by MichiganCaucus, Mon Nov 20, 2006 at 02:05:00 AM EST
The Michigan Caucus is taking nominations for Michigan's Worst 25 List for 2006. So, nominate your favorite candidate, Republican, Democrat, Independent, or whatever, it doesn't matter. The only criteria is that the nominee demonstrates the very worst in Michigan politics.
And 2006 gave us a bumper crop of misfeasance, malfeasance, hypocrites, race-baiting, hyper-spending, exaggeration, lies, jingoism and just plain stupidity.
SO DO IT NOW! All nominees will go up for a vote starting December 10. The winner will receive the coveted Tin Can Trashcan®. See the current Worst 25 List.
POST YOUR NOMINEE NOW!
by bschak, Sun Nov 19, 2006 at 02:32:10 PM EST
This is the first in a series of pretty pictures showing what this year's blue wave looks like. I'm starting with Pennsylvania because I live here (in the 2nd district) and volunteered a fair amount for Patrick Murphy in the 8th District. (Crossposted to Daily Kos.) A cartogram is a map in which the shapes of regions are skewed so that there areas match some statistic. For example, Wikipedia's article on the 2004 election shows the Bush/Kerry vote by county with each county's area in proportion to its population.
These cartograms show Pennsylvania with each congressional district having equal size. This gives a better view of the equal importance of heavily Democratic urban districts and heavily Republican rural districts.
Here's how things stood before the 2006 election.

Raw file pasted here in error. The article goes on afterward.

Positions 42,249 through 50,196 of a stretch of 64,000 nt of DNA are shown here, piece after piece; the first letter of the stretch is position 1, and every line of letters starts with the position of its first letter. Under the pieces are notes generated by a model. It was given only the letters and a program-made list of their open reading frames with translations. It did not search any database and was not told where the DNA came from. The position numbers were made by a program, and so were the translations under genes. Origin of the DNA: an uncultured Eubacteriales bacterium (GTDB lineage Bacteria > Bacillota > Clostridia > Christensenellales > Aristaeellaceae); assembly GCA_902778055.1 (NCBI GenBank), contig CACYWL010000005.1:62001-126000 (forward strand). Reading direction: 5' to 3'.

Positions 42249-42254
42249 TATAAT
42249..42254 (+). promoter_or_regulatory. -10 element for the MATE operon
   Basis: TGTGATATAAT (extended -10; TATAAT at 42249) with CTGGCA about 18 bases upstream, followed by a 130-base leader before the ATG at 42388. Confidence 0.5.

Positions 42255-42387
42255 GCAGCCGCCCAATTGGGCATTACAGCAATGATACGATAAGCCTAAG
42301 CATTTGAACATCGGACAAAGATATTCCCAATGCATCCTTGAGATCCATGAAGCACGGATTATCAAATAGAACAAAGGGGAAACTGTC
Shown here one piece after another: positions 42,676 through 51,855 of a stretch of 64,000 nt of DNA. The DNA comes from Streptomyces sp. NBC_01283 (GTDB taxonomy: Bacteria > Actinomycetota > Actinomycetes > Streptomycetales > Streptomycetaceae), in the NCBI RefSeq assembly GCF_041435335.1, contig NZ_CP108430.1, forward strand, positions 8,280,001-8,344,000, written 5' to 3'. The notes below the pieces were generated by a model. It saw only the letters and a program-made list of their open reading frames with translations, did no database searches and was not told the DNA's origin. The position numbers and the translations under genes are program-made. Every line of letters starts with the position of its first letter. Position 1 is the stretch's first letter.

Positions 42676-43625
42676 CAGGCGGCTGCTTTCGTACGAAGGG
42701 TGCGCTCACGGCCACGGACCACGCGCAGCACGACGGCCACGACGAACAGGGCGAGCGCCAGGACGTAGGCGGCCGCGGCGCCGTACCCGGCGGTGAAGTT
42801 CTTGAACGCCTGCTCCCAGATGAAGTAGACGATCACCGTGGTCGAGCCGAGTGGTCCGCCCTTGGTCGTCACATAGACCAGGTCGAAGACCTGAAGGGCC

Click "There's More" to see the difference four seats make.
by curiousgeorge, Sat Nov 18, 2006 at 09:01:11 AM EST
Just to be upfront -- I'm not liberal, nor am I here to pimp my site (which is linked on the front page anyway). I just put together an animated gif (w/ district lines handdrawn in Illustrator) of elections maps from 1992-2006 because I'm a big dork, and it struck me as a non-ideological sort of thing that people here would enjoy. The insets solve the problem referred to in an earlier map of Dem wins in cities being minimized on maps. Congrats on a hard-fought victory (personally I think its good for each party to get its nose bloodied every now and again, so I'm not as beat up about this as many of my conservative friends).
by ManfromMiddletown, Fri Nov 17, 2006 at 01:05:22 PM EST
This is the fifth in a series of diaries depicting the Democratic victory in this year's midterm elections. Other diaries in this series can be seen here.
Already covered have been New England, NY, NJ/MD/DE, and Pennsylvania.
Today's diary will focus on the Buckeye state, where we find that there must be something in the water, any water. We know that the coasts lean blue, but this is also increasingly true of Ohio River Valley.First up are the seat control charts, and yes grey means that the race is still in dispute not that some third party won.
by Robert L Borosage, Wed Nov 15, 2006 at 06:52:04 AM EST
Democrats gained up and down the ballot in 2006, from the Senate to state legislatures. The races for the US House and Senate were remarkably nationalized, with over half of voters saying they wanted to send a message. The White House largely succeeded rallying Republican and self-described conservative voters around the threat of taxes and terror. But for Democrats and independents, concern about Iraq, the economy, and corruption produced winning margins.
The signature race - and the one with the largest lessons for Democrats across the country - came in Senate race in Ohio, the bellweather swing state that gave Bush his re-election in 2004. It featured two strong candidates who ran very tough, and well funded races.